A Beginner’s Guide to 401k Retirement Accounts

In all likelihood, you will have to deal with a 401(k) at some point in your life.  The good thing is they are fairly straightforward and investing in them is easy and potentially very profitable.  Understanding the basics of a 401(k) might prove very beneficial.

401(k) Basics

Let’s start with the simple definition.  A 401(k) is a retirement savings plan offered through your employer.  It is sometimes referred to as a defined contribution retirement plan.  The account is funded through a pretax payroll deduction.  This means each month your company removes a percentage of your salary and sends it to your 401(k) account automatically. 

Some companies match a percentage of your contribution.  For instance, if you contribute $2,000, your company might match 50% of that contribution, which would mean $1,000 more in your 401(k) account.  While your company serves as the sponsor of the 401(k), a different managing company actually invests the money.  You won’t be picking which specific stocks and bonds to buy, but usually you can select among various mutual funds.

Advantages of a 401(k)

There are several advantages of a 401(k) plan.  Employers will often match contributions you make to the account, as noted above.  Also, the money invested in your 401(k) is removed from your paycheck before income taxes are calculated.  That means you don’t pay any income taxes on that money.  Additionally, you don’t pay any taxes on investment returns that come from your 401(k) which means no capital gains taxes.  Unfortunately, you do have to pay regular income taxes when you withdraw the money at some point in the future.

What are the varying account types?

While the 401(k) is very well-known, other retirement plans exist.  A Roth 401(k) is similar to a 401(k), but functions in an opposite way.  You pay taxes on all contributions, but withdrawals are tax-free.  This plan might be a great option for younger employees who are in a lower tax bracket.  Sure, they don’t receive the contribution tax-break, but they aren’t sacrificing much of a tax-break anyway.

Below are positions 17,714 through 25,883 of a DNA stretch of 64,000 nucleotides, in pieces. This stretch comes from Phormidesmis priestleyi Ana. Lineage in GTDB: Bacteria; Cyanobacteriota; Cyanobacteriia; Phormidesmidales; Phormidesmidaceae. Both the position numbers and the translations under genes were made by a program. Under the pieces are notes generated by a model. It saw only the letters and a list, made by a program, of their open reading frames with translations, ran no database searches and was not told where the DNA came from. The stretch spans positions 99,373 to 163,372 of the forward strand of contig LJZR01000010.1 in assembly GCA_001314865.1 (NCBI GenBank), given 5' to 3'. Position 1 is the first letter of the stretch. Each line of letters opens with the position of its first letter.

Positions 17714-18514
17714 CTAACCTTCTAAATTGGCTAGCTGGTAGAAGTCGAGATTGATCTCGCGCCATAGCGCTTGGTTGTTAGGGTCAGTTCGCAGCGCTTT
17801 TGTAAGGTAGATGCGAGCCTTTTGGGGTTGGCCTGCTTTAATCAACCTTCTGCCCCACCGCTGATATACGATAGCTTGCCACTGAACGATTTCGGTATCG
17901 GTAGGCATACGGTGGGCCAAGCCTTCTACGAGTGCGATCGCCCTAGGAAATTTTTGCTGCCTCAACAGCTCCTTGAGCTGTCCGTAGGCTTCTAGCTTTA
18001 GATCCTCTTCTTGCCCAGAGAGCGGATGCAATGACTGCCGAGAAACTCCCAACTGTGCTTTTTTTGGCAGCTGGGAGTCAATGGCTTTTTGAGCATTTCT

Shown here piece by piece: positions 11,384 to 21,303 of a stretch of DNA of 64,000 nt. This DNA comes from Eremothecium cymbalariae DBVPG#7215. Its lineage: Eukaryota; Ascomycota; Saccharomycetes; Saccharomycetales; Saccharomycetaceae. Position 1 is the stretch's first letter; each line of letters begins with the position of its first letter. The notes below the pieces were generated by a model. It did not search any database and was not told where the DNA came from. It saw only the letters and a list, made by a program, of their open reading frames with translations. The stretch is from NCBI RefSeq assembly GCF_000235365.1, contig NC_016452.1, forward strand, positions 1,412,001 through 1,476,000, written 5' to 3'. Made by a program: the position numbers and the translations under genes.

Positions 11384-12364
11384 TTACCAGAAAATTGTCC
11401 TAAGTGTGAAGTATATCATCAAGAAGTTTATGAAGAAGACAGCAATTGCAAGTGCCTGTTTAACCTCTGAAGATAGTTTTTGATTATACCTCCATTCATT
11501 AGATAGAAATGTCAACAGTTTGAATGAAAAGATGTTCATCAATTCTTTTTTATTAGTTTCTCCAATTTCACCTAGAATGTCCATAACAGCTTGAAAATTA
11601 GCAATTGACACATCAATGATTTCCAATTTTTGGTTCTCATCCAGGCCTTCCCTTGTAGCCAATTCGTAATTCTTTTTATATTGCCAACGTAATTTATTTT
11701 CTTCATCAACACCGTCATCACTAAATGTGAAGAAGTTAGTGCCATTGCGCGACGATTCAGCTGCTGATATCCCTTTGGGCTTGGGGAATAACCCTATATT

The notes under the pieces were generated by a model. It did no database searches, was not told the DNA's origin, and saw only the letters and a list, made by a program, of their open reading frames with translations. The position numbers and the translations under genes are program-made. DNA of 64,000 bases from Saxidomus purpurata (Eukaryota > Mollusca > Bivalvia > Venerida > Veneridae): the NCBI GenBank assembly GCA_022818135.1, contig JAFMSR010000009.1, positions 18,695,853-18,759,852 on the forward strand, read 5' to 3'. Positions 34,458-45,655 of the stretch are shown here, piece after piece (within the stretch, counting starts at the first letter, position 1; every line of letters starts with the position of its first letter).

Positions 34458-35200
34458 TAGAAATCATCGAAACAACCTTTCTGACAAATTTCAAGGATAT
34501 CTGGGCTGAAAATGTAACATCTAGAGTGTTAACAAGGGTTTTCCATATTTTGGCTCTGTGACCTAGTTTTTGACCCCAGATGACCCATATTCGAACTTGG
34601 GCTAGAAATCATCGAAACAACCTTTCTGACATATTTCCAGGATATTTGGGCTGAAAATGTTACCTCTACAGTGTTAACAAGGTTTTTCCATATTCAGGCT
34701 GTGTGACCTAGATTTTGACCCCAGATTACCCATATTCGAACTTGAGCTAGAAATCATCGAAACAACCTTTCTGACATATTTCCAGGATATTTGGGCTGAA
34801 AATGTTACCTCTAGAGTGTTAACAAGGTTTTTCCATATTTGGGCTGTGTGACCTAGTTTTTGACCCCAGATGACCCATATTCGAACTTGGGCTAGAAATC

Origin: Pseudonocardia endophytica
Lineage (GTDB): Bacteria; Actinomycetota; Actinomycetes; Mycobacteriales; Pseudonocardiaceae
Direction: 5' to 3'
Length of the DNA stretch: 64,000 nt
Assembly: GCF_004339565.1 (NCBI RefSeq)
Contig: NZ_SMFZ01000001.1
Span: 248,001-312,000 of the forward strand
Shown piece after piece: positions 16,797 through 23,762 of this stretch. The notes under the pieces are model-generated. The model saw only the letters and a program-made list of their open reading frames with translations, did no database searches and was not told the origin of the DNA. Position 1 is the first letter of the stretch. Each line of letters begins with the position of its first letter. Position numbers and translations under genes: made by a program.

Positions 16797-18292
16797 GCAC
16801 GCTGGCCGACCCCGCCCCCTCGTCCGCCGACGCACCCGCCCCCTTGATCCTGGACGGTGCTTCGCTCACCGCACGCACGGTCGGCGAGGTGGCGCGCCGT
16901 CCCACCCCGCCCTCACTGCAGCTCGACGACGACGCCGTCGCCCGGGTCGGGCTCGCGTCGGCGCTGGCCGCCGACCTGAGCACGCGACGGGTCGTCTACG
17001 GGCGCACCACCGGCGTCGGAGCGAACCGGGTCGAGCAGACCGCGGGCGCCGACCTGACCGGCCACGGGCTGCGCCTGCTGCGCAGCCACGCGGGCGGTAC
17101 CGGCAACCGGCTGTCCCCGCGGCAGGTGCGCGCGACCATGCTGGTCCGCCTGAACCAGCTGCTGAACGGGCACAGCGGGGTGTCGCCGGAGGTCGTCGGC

Other defined contribution plans similar to a 401(k) exist for government employees.  A 403(b) retirement plan is specifically designed for employees of the government or tax-exempt groups like schools, hospitals, and churches. A 457 plan is available for state and local employees.  The Thrift Savings Plan (TSP) is geared for members of the uniformed services.

Why would an employer offer a 401(k) if it costs them money?

If your company matches a percentage of your monthly 401(k) contribution, that could mean tens or even hundreds of thousands of dollars of additional revenue over the course of a lifetime.  For a large company, matching contributions costs them an average of $25 million a year.  Many people wonder, why would a company fork over so much money for free?

The answer lies in competition. Companies are well aware that employees pay keen attention to health benefits and 401(k) matching.  If they don’t offer to match contributions, they will undoubtedly have trouble winning over talented employees.  However, in the wake of the economic downturn, some large companies eliminated matching contributions.  As the economy improves though, companies fully expect to restart matching.

What are the rules on how much you and your employer can contribute?

The government places certain limits on how much you and your employer can contribute to your 401(k) on an annual basis.  These limits shift each year due to inflation.  For 2011, if you are under 50 years old, you can contribute $16,500 ($17,000 in 2012).  If you are 50 or older, you can contribute an additional $5,500 for a total limit of $22,000.  These limits only apply to the money you contribute, not your employer’s matching contribution.  Your employer is subject to a different limitation.  They can match 6% or less of your pre-tax compensation.

Before you make any 401(k) decisions, be sure to study your company’s specific plan and don’t be afraid to ask questions.  A little research now will mean big savings for the future.

Published or Updated: January 30, 2012
About Rob Berger

Rob founded the Dough Roller in 2007. A litigation attorney in the securities industry, he lives in Northern Virginia with his wife, their two teenagers, and the family mascot, a shih tzu named Sophie.

Comments

  1. Wil says:

    Overall, a good summary. I would note that the Thrift Savings Plan was devised initially for US Federal (Civilian) Employees. Members of the armed forces were granted eligibility later.

  2. Andrea says:

    Thanks for the info, I’m more familiar with the TSP and I was wondering if there was a difference between 401k and the Thrift Savings Plan.

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